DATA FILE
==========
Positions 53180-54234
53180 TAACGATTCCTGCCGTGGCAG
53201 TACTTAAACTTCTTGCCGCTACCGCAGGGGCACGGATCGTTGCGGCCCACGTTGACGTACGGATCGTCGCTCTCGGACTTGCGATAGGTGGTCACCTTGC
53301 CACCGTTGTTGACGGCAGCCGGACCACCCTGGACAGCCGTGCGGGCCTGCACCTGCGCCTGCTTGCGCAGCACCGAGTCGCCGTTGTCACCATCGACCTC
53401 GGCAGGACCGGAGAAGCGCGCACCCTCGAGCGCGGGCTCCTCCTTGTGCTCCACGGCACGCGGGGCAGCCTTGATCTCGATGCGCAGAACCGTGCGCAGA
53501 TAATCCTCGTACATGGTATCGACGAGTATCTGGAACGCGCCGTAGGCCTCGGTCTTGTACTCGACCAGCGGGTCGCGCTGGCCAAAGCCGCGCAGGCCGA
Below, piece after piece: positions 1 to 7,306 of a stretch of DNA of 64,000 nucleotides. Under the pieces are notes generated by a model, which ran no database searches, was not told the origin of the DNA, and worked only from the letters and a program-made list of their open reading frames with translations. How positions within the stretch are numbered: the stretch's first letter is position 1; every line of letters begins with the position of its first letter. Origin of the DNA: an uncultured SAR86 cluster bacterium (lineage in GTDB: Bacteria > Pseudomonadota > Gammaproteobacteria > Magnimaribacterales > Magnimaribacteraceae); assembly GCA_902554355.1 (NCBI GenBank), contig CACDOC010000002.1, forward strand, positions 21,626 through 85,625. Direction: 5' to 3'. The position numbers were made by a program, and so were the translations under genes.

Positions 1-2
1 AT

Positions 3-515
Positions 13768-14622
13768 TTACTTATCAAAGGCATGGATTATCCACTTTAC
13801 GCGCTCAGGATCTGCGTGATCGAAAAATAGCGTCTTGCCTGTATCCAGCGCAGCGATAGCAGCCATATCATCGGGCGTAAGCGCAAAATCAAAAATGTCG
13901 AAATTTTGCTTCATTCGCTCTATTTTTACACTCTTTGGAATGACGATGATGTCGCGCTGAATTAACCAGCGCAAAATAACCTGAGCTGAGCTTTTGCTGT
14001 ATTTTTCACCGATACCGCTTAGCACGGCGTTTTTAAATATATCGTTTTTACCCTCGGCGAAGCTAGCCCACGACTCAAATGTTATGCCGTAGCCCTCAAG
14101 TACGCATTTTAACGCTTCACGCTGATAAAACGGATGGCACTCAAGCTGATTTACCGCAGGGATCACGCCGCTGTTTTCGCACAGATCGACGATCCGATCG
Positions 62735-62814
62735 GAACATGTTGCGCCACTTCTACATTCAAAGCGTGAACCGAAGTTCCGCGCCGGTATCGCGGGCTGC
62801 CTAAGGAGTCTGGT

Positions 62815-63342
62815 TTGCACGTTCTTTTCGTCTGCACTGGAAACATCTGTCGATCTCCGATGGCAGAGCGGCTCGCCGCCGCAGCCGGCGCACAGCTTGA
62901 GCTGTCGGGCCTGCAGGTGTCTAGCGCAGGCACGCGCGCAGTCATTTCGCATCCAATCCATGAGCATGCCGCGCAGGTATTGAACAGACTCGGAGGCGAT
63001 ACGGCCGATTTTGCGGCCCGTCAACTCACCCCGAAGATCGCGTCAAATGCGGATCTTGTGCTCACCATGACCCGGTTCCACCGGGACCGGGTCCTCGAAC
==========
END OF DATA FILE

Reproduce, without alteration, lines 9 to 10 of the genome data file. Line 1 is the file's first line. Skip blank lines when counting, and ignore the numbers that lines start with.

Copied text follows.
1 AT

Positions 3-515